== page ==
LIFE CANADAS

Reconnecting spaces of the Natura 2000 Network with living sheeptrails

Relevance of the project actions

Analyzed the role of the streams for the conservation of birds in reproductive period
September 23, 2021
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Analyzed the role of the streams for the conservation of birds in reproductive period

Within the actions of the LIFE-Cañadas project aimed at describing its biodiversity, an article has just been published analyzing the potential that canyons can have for birds as refuges or corridors. The systematic sampling in the spring of 2020 of 19 sections of livestock roads in the Community of Madrid allowed the detection of a total of 51 species of birds, and to describe a predictable pattern of communities linked to gradients of the structure of the territory and anthropic pressure. . Thus, the ravines show communities that are richer in species in the vicinity of the protected areas of the Natura 2000 Network, in areas with more forest cover, and in the sections that have some tree cover. On the other hand, more birds were found in the sections of the canyon farthest from the roads, in more forested areas and with less bare soil. The most ubiquitous bird species in the glens, even under strong anthropic pressure, are the house sparrow, the magpie, the common cogujada and the black starling; and communities are enriched with species more typical of forests when conditions are somewhat better. This has made it possible to conclude that the glens play a small role as a reproductive refuge for birds in the center-west of the Community of Madrid, conditioned by their small surface area, but they can facilitate connectivity between populations and the movements of individuals between protected areas. . The results of this work also raise the question of what role livestock routes can play for birds in other agrarian landscapes characterized by the absence of forest patches.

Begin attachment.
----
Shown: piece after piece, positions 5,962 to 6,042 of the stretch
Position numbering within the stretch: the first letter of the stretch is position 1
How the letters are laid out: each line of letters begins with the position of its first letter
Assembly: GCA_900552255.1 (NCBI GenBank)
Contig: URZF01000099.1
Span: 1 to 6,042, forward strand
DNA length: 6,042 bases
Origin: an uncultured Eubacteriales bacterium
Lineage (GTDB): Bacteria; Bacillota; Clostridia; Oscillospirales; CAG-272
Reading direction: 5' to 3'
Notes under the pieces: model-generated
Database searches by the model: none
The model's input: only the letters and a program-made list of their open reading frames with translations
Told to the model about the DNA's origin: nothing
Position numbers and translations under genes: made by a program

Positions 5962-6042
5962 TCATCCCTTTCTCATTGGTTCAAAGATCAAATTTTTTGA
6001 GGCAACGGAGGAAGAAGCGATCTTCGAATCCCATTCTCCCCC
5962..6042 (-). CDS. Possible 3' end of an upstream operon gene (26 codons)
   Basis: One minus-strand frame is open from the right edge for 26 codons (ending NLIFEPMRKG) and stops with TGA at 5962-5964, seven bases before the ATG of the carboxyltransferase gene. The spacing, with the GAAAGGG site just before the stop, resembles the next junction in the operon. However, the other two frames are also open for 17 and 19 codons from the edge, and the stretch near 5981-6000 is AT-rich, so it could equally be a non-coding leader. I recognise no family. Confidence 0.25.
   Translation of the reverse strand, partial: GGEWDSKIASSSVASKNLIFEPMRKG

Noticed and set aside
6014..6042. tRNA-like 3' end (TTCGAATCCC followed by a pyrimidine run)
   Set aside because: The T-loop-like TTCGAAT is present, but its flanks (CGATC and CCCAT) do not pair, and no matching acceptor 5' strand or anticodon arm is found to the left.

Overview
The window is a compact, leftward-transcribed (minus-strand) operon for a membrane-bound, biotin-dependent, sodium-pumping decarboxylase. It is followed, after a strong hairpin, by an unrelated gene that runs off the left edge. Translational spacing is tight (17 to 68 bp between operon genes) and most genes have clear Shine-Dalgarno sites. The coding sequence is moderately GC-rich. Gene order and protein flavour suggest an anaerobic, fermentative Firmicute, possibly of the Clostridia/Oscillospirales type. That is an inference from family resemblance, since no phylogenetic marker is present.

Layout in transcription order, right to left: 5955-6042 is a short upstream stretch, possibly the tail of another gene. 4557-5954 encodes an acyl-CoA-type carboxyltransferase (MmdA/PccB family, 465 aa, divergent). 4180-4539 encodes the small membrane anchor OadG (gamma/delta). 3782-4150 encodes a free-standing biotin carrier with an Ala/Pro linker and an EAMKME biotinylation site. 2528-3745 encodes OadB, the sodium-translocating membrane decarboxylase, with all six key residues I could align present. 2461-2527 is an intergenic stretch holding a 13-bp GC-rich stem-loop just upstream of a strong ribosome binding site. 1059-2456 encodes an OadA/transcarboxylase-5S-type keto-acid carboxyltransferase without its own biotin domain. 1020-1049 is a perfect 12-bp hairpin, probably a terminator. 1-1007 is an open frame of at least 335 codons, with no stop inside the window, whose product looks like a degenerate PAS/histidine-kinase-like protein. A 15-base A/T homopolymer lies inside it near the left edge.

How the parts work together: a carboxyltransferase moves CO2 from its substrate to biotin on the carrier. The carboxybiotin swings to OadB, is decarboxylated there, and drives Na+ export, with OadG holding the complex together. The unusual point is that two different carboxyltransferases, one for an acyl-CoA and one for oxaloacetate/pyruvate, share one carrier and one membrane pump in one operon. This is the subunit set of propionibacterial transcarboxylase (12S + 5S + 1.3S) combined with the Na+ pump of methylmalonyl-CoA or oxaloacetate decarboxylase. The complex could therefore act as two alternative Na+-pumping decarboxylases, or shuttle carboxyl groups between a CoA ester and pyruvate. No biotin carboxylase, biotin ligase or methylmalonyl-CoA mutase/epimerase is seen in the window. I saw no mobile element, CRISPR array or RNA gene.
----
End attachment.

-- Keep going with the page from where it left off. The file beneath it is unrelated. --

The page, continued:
Reference:

Malo, J.E.; Mata, C. 2021.The Potential Role of Drove Roads as Connecting Corridors for Birds between Natura 2000 Sites. Birds 2, 314–328.

https://www.mdpi.com/2673-6004/2/3/23/htm